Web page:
Carol Bilson

Facilitation, program development, and research

Carol’s research is centred around the development of social programming that promotes a culture of social inclusion, safety, respect, and collaboration. Her methodologies are informed and rooted in Community building, Intersectional Feminism, and Decolonial practices.

Close up of Carol Bilson smilling.

PhD student in Social Dimensions of Health at the University of Victoria.

Carol is a Latina/x (Aurocana-Mapuche/ Spanish/German) woman from Wallmapu, and her pronouns are She/Her/Ella.

In respectful recognition of the Peoples, Languages, Lands, and, Waters of the W̱SÁNEĆ, Songhees, Esquimalt Nations on whose homelands I reside.

Programs developed

Cultivating Healthy Relationships in Boys and Male Youth, ages 11 to 15

Cultivating Healthy Relationships in Boys and Male Youth is the culmination of one more feminist effort to address the socially destructive issue of gender-based violence, which remains frightfully pervasive in our society today. This program was designed to explore and strengthen relational skills in boys and male-identifying youth within their communities, amongst their peers, and most importantly, within themselves. Essential relational skills are developed first by exploring external influences in culture and society (Community); secondly, by moving inwards to examine the microcosms of individuals’ peer interactions (Peer); and finally, by discovering the internal values and characteristics (Self) that are crucial in cultivating healthy relationships.

Co-Creating Decolonial Futures

Decolonial Triangle diagram, partial.

This interactive workshop is designed to help participants from every background understand their role and responsibility within the ongoing context of colonialism; as well as to empower participants to find tangible strategies to enact reconciliation within their everyday work and personal lives. The workshop explores the history and impacts of colonization across Canada/Turtle Island. Using both a systemic analysis and culturally-informed perspectives we guide participants in deepening a sense of understanding, compassion, and agency in dismantling harmful systems of oppression.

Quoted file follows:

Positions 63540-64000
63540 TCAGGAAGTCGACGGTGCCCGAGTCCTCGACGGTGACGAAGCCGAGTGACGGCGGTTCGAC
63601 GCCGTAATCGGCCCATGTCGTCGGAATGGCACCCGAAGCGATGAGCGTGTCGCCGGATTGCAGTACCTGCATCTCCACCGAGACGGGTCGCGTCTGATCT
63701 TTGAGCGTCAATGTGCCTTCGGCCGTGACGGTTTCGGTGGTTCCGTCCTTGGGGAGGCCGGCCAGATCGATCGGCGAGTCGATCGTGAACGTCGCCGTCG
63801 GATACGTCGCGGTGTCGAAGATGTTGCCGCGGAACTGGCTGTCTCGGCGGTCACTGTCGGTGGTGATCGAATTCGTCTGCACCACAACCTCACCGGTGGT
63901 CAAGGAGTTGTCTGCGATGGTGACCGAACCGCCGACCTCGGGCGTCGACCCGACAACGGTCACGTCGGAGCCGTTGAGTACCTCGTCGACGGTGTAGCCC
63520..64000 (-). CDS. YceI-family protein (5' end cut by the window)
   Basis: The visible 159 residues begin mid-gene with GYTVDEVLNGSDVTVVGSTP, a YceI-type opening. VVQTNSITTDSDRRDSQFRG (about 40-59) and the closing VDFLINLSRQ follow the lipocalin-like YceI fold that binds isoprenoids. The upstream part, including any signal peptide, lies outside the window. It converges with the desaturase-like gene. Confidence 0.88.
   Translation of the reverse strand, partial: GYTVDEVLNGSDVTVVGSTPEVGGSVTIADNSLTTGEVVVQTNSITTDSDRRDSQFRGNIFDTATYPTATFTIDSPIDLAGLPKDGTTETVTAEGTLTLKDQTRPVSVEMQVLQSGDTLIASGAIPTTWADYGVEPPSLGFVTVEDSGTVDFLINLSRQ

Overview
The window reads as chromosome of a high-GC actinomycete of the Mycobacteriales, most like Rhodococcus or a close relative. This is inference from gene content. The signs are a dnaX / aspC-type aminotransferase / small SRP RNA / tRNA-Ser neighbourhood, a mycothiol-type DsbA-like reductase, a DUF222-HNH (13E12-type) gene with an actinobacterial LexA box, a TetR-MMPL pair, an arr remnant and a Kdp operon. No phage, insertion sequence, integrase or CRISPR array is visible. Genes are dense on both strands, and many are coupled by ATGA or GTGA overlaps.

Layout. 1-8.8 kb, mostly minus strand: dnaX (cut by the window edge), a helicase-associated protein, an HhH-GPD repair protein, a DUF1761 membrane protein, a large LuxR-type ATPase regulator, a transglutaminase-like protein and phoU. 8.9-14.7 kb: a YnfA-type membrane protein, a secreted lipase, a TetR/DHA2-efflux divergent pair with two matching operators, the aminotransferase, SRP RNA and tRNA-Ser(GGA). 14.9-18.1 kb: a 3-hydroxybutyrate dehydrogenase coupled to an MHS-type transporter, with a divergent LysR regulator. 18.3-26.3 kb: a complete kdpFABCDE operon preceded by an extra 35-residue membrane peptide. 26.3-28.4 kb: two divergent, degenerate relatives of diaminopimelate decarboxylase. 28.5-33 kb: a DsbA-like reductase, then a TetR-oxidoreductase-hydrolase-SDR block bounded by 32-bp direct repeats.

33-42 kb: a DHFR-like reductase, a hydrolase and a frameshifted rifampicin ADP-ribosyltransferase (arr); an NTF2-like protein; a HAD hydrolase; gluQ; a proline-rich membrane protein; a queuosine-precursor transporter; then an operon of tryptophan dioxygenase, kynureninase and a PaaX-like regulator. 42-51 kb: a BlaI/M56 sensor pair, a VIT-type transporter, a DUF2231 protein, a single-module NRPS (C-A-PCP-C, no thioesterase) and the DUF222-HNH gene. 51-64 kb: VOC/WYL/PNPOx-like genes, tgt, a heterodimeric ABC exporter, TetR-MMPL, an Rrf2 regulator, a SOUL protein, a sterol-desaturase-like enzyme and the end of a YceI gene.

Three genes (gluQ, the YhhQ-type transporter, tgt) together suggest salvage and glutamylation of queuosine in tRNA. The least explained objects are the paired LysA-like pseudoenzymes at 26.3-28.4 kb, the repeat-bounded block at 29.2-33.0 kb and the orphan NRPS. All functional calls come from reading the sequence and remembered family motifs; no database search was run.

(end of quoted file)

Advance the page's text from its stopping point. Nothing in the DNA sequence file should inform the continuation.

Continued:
Workshop Participants Learning outcomes

  • Learning the importance of self-location
  • Understanding social power and privilege in the colonial context
  • A historical foundation of the colonization of Canada
  • Understanding how political systemic authority was established
  • Economic structures that contribute to colonization
  • Social Values and Beliefs that emerged from the colonial culture
  • Developing pragmatic and relevant methods for creating cultural safetyReplyReply AllForwardEdit as new

All day training

$5000.00 / Connect with me for course scholarships

Curricula development

Ushered in multiple sexualized violence awareness campaigns, developed train-the-trainer consent workshops, and initiated the first educational restorative process for men who assault on campus.

Developed the first male-identified support group (UVIC Men’s Circle). Carol has developed multiple community workshops on colonization, anti-racism, and gender-based violence, including her most recent work an 8-week program Cultivating Healthy Relationships in Boys and Male Youth.

Worked with Intertribal Health Authority (ITHA) to develop an Indigenous men’s health and wellness program for men struggling with substance use and intimate partner violence.

Education coordinator

Carol works in communities as an education coordinator. She works on complex issues of intimate partner violence and trauma-informed practices. She works as the Education Coordinator at the Victoria Women’s Transition House Society (VWTH) where she trains staff, volunteers, fellow community members, and service providers.

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